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Dupytrens Disease

What is Dupytrens disease?
Dupuytren’s disease is named after Baron Guillaume Dupuytren,, a famous French surgeon who practised in Paris in the 18th century.

It is a disease of the fascia or connective tissue that lies below the skin of the palm. This fibrous tissue is designed to immobilise the skin of the palm to aid grip in comparison to the more mobile skin on the back of the hand.

In Dupuytren’s disease, the normal fascia becomes thickened and forms cords in the palm and the fingers resulting in the fingers becoming fixed in a bent position. It usually begins at the age of 40-50 years but may occur in younger patients, particularly when it runs in the family.

What causes Dupytrens disease?
The cause is unknown. It runs in families, particularly those of Celtic or northern European origin. It is more common in men than women. It occurs more frequently in those with diabetes and those on anti-epileptics. It also occurs more frequently in those with a high alcohol intake.

Various biochemical abnormalities have been found in this condition but the exact cause and any method of prevention are unknown. It is not related to manual work.

What are the features?

The first sign is usually a tender nodule in the palm. The nodule is only painful for several weeks at the onset. The disease is painless after this. The nodule may gradually form a thickened cord under the skin and extend along the palm into the finger, or a new nodule or cord may develop elsewhere in the same or opposite hand.

The rate at which the disease develops varies enormously from person to person. When it begins very late in life it tends to progress very slowly and may never be a problem. When it occurs in younger patients, particularly those with in which the disease runs in the family, it may be very aggressive, causing the fingers to bend down in a flexed position due to the contracting cords of fibrous tissue. The ring and small fingers are most commonly affected.

On rare occasions it may affect the soles of the feet with thickened painless nodules.


Normal fascia of the hand.

How is it treated?
At present surgery is the only way to treat this condition and there is no known way of preventing it or slowing its progress. Research is being performed on the use of collagenase (an enzyme which dissolves connective tissue) injections to rupture the cords of Dupuytren’s tissue as an alternative to surgery. This treatment is not yet available in Australia and its use is limited to certain cases.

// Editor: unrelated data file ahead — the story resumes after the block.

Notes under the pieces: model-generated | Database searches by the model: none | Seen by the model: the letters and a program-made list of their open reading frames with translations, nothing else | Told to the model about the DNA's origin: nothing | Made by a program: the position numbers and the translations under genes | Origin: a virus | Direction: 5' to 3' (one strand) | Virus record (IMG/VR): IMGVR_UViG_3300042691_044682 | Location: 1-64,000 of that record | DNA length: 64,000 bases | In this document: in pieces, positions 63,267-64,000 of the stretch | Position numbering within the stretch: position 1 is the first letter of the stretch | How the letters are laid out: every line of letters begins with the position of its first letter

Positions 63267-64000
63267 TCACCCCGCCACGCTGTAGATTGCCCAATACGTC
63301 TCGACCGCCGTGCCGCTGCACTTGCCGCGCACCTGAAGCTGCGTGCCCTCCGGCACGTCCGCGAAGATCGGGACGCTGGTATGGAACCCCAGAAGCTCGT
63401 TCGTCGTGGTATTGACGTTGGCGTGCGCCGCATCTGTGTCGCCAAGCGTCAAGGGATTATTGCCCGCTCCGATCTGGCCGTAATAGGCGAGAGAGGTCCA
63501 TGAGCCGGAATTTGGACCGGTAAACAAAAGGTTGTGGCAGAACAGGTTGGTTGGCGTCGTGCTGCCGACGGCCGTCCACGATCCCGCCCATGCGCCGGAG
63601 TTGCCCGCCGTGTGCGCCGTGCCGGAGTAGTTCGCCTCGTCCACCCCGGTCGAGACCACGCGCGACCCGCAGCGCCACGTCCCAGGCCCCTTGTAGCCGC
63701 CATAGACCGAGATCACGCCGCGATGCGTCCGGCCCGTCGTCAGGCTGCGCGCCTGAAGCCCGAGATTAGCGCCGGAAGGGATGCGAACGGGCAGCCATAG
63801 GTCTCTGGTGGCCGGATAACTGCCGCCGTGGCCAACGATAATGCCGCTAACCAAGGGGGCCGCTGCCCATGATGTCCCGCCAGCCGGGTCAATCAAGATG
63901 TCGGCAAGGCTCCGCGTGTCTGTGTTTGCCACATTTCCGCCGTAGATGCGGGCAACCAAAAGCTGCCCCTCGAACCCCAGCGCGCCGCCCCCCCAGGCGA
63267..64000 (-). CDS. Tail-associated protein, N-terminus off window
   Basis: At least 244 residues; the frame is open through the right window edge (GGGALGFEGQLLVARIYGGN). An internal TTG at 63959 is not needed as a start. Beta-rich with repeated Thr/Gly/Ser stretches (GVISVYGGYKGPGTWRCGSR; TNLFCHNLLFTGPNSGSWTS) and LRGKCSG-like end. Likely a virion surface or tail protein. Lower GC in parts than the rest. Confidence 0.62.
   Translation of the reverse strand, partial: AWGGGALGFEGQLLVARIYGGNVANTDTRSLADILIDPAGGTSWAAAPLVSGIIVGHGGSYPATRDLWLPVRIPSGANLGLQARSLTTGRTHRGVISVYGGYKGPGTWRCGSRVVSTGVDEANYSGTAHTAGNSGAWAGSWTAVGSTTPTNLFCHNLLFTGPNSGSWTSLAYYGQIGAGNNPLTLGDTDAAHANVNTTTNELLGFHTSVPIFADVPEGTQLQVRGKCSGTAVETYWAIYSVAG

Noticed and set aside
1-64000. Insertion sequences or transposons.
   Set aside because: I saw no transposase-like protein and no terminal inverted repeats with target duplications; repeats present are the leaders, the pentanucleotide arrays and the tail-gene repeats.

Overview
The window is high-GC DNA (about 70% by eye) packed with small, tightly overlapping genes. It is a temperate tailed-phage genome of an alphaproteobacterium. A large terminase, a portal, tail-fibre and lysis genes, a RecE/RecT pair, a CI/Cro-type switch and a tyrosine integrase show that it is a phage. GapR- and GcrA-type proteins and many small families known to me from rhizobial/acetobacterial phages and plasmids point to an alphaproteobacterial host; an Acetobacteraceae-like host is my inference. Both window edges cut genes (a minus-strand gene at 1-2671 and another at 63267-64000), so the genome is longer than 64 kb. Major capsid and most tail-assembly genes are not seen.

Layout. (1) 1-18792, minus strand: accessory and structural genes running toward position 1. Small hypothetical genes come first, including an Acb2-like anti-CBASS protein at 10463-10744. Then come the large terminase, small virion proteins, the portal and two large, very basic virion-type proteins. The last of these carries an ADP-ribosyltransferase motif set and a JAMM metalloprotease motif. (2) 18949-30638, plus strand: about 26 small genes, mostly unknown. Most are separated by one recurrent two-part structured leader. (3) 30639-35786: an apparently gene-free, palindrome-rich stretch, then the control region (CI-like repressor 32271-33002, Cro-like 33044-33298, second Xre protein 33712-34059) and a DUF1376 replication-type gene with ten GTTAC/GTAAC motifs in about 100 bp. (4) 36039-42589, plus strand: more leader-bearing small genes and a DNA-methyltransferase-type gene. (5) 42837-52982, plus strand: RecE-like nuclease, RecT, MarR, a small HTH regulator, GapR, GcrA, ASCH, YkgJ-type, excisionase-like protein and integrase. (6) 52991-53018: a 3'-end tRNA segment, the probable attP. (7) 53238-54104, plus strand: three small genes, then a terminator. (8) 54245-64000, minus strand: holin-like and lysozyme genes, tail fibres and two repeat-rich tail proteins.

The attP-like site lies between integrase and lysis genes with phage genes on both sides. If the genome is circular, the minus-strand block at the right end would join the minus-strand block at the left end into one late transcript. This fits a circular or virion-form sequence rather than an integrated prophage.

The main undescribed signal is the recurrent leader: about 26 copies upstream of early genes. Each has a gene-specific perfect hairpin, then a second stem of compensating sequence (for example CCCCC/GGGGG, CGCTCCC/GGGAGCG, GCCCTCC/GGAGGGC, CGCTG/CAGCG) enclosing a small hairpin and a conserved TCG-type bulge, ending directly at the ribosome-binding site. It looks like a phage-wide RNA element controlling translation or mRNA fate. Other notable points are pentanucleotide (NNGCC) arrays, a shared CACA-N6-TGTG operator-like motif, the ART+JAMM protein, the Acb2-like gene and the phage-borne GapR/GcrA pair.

Surgery is generally indicated when the finger becomes bent or contracted to a point where the palm or the hand can no longer be placed flat on a table or other flat surface.

Surgery involves removing the diseased tissue from the hand using multiple zigzag incisions.

Following surgery the hand is place in a splint to keep the fingers in the straightened position. Small drains may be used to prevent blood collecting under the skin. These are removed the day after surgery. The sutures are removed 10-14 days after surgery. Therapy is commenced in 3-4 days to prevent the fingers from becoming stiff. A splint may be worn for several weeks between exercises to maximise the correction of the finger deformities.

In severe disease or when surgery has been performed in the same area previously, skin grafts may be required. If this is likely, your surgeon will discuss it prior to your operation.

Expected Results
Despite surgery, the Dupuytren’s tissue can reappear in the same place (recurrence) or occur in other parts of either hand (extension of the disease). Unfortunately trauma such as injury to the hand or surgery to treat the condition itself, may lead to increased activity and progression of the disease. This is particularly common in those with an aggressive form of the disease (young age at onset, strong family history, rapid progress of contracture).


Dupuytren’s disease in the finger, causing the nerve and artery to be displaced from their normal course.

Problems that can occur with the surgery include difficulty with wound healing and small areas of skin loss where the diseased tissue has been removed and left very thin areas of skin. Blood clots (haematoma) can collect under the skin and on rare occasion these may become infected. Occasionally nerves and arteries can be injured as they may be trapped or tethered by the Dupuytren’s tissue.

In most cases it is possible to completely straighten the “knuckle” or metacarpophalangeal joint. Full correction of the contracture in the smaller joints of the finger is not usually possible, but the degree of contracture can be improved in most cases. This sometimes requires more extensive surgery to release the joint. In severe cases, a temporary wire may be placed across the joint to keep it straight for 3-4 weeks following the surgery or occasionally a joint may be fused (permanently stiffened) to prevent it becoming bent again.